Ever had something you thought was just a muscle strain that just never really went away?
Isn’t it time to figure out why this injury has stuck around and has not gotten better with the ever popular “wait and see” approach?
Well, one of the reasons it probably hasn’t just “gotten better on its own”, is because of an accumulation of scar tissue. After an injury such as a muscle pull or a strain, a mass of immature scar tissue is laid down to repair the damaged muscle. Initially this process helps repair the strained tissue but if it remains after the strain has healed, it can irritate and inflame the surrounding healthy tissue and cause unwanted pain and limitations in function. When a build up of scar tissue remains well after the initial injury, measures must be taken to break down this scar tissue so that it can mature and align properly with the healthy muscle fibres. If measures are not taken, this scar tissue remains immature, inflexible and extremely weak. With inflexibility and weakness comes an increased risk of reinjuring the area and causing an even greater build-up of scar tissue. This cycle of injury makes it even harder for the body to break down this scar tissue and this buildup can eventually become so great that even the easiest movements can become weak and cause pain. As an example, think about a muscle strain as being a bruise on the front of your thigh. As we know, when bruises occur they are quite tender to touch and we generally leave them alone until they turn yellow and go away. Now, say we poke these bruises just as they are about to fade away, wouldn’t it be that much easier to cause this bruise to return with the same intensity if not more than with the initial injury? Essentially this bruise is like scar tissue where the initial injury makes us more susceptible to a more serious future injury unless we take measures to avoid and help prevent sequential injuries from happening. And…… how can we help avoid and prevent further injury you ask? Let a physiotherapist HELP!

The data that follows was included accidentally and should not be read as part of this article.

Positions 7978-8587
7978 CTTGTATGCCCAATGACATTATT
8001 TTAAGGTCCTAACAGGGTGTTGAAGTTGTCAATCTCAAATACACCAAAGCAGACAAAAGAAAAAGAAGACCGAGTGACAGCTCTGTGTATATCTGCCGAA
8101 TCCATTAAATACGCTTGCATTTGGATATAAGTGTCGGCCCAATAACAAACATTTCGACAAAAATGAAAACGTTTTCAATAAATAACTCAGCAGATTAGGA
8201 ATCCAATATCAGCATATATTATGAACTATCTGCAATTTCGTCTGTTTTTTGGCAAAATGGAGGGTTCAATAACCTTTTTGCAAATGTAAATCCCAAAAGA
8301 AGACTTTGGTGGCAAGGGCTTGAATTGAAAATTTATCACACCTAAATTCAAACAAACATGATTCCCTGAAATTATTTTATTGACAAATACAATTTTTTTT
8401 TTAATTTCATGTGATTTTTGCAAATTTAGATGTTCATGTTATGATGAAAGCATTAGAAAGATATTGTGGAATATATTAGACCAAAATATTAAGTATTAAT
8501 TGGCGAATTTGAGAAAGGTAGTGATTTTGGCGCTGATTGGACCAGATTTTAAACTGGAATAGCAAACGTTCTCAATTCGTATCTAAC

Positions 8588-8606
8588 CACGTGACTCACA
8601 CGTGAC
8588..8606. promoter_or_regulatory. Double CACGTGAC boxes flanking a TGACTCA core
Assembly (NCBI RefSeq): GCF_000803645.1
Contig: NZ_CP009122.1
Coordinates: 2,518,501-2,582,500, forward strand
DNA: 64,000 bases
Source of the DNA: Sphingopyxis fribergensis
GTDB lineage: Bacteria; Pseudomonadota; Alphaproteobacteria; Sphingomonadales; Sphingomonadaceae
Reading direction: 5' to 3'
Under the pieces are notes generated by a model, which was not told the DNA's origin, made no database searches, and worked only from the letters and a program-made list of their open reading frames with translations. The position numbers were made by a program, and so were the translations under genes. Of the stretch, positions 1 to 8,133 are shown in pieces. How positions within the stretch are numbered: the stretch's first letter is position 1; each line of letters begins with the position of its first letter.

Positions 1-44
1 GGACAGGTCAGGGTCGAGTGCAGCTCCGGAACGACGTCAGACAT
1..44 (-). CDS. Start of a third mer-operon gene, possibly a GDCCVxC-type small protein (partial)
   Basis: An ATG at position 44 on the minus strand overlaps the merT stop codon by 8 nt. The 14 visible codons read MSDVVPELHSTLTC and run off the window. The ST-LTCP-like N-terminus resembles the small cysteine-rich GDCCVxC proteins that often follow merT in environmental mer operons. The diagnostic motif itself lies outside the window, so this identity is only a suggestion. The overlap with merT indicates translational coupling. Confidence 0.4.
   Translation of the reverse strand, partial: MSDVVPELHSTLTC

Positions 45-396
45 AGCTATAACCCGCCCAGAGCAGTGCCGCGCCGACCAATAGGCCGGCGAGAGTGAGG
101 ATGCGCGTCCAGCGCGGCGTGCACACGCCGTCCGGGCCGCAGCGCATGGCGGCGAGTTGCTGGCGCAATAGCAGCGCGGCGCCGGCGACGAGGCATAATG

A physiotherapist combines in-depth knowledge of how the body works with specialized hands-on clinical skills to prescribe personalized therapeutic exercises, provide essential patient education, deliver targeted manual therapy techniques and help manage pain and increase healing with different modalities such as laser and acupuncture. So, if you’re tired of feeling an injury you thought would have healed by now, let a physiotherapist do what we do best: restore, maintain and maximize your strength, function, movement and overall well-being.
By Andrew Mensink BHSc(Hon), MSC(PT)